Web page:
In 2001, Cardinal Joseph Ratzinger, who was to become in 2005 Pope Benedict XVI, stated that the council's choice of this term reflected three perspectives. The principal one was to introduce a term that could serve as an ecumenical bridge, recognizing intermediate degrees of belonging to the church. Another was to put more in evidence the human element in the church, which is also part of her nature. And the third was to recall that the church has not yet reached her final state and that she "will not be wholly herself until the paths of time have been traversed and have blossomed in the hands of God".
Ratzinger also declared that the term is not to be understood in way that would reduce it "to an a-theological and purely sociological view" of the church.Michael Hesemann wrote:
After the Council, the expression was taken up enthusiastically, but in a way that neither Ratzinger nor the Council Fathers had intended. Suddenly it became a slogan: "We are the People!" The idea of a "Church from below" developed; its proponents wanted to engage in polemics against those who held office and o carry out their agenda by democratic majority vote. Although the theological, biblical concept of people was still the idea of a natural hierarchy, of a great family, suddenly it was reinterpreted in a Marxist sense, in which "people" is always considered the antithesis to the ruling classes. The centre of the Christian faith, however, can only be God's revelation, which cannot be put to a ballot. Church is being called by God. Joseph Ratzinger said: 'The crisis concerning the Church, as it is reflected in the crisis concerning the concept "People of God", is a "crisis about God"; it is the result of leaving out what is most essential.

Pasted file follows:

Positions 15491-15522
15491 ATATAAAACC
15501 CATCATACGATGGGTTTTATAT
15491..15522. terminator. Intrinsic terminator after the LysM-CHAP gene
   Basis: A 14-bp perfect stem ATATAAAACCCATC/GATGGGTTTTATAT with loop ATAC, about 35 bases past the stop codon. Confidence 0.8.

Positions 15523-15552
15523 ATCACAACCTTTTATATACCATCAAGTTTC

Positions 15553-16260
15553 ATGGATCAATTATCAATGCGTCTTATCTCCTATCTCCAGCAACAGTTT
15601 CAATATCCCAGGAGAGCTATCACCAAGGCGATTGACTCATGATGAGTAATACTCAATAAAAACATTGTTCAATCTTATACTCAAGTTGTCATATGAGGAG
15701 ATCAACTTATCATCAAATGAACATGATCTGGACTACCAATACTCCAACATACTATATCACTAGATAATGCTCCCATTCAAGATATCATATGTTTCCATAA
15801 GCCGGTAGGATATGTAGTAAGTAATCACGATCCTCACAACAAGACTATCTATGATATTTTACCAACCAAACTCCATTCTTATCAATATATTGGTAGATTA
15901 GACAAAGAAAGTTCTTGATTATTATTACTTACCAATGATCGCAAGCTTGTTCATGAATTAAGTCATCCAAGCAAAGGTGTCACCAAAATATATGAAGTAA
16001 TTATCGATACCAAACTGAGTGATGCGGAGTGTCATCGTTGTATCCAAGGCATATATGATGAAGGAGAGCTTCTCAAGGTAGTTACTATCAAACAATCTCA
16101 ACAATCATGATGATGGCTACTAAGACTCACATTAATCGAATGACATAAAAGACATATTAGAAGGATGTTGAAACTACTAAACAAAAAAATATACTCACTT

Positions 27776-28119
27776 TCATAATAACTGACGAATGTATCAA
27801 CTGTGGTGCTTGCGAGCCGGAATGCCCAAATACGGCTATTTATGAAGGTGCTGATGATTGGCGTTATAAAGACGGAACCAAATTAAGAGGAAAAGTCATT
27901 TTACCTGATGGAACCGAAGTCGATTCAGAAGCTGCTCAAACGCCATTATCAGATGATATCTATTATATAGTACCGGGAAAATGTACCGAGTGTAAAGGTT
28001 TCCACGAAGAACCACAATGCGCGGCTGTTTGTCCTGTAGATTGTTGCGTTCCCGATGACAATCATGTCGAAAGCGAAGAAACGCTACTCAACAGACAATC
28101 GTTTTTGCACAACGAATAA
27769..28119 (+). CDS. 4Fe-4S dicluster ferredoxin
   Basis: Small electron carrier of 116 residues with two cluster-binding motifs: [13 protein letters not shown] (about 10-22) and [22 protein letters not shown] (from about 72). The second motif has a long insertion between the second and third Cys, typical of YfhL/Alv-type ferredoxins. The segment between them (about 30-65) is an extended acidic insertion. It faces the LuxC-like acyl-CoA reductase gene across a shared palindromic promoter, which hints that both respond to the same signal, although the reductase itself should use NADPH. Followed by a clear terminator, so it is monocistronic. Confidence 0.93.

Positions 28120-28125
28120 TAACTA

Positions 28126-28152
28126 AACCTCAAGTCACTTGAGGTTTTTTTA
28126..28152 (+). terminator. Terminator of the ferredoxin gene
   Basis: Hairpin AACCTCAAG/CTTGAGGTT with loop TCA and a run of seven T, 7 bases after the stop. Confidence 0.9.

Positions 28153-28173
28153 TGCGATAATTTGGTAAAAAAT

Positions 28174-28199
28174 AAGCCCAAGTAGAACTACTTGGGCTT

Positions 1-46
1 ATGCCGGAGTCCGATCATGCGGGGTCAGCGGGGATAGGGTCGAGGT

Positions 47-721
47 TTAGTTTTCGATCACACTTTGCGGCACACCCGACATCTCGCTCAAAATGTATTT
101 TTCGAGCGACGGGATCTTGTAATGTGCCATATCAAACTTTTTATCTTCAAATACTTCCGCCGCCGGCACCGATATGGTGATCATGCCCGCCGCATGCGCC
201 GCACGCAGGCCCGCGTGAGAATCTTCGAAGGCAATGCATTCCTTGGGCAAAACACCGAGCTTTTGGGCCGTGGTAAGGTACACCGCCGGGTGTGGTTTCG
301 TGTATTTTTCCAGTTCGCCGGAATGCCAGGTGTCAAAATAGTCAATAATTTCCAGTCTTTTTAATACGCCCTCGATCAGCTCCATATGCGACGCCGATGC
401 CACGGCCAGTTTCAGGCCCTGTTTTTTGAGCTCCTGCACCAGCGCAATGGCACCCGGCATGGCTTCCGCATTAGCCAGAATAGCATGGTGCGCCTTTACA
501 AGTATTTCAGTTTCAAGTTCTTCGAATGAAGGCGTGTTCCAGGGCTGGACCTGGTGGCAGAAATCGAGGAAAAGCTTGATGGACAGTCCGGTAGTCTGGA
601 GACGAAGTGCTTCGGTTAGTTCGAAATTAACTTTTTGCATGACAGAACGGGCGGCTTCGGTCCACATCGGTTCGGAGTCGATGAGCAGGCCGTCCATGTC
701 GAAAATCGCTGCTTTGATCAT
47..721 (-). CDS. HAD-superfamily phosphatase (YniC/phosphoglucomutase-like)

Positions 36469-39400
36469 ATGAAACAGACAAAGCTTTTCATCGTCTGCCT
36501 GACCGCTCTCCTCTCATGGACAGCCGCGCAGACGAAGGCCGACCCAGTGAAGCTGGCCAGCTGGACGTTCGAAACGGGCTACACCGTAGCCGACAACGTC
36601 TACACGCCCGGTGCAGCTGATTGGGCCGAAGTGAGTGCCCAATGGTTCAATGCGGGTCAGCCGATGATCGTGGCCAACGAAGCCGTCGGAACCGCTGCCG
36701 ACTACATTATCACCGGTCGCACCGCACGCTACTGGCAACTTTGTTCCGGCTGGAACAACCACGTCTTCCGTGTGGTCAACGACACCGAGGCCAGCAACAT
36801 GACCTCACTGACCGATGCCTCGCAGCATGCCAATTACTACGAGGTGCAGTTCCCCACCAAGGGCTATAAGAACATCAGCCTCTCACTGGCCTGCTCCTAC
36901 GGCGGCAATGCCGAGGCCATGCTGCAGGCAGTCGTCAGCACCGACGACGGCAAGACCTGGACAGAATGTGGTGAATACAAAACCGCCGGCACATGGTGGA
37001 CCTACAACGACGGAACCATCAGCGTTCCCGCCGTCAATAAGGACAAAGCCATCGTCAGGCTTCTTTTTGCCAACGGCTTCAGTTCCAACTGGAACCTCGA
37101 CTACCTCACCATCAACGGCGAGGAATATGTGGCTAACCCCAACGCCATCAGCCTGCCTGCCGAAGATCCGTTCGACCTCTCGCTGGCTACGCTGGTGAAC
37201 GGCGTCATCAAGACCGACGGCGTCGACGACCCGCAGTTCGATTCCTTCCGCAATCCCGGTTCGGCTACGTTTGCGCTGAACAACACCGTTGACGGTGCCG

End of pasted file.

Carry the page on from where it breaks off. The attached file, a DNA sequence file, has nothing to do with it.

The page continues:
While the council distinguished between the Jewish people and "the new People of God", Carl E. Braaten has said that, being somewhat analogous to the expression "chosen people", the term "People of God" suggests a persisting trend of supersessionism in the church, and that the expression "People of God" implying that the church is the same people as Abraham, Isaac and Jacob in the Hebrew Bible. [ verification needed ][ page needed ]
The Popes have continued to use the expression "the People of God". Pope Paul VI used it with regard to his profession of faith known as the Credo of the People of God. Pope John Paul II used it in his catechetical instructions, teaching that the church is the new People of God.Pope Benedict XVI has spoken of "the Church, the people of God throughout the world, united in faith and love and empowered by the Spirit to bear witness to the risen Christ to the ends of the earth". On 20 August 2018, Pope Francis released a letter, addressed to the "People of God", in response to recent revelations of sexual abuse cases within the Church, quoting St. Paul: "If one member suffers, all suffer together with it" (1 Corinthians 12:26).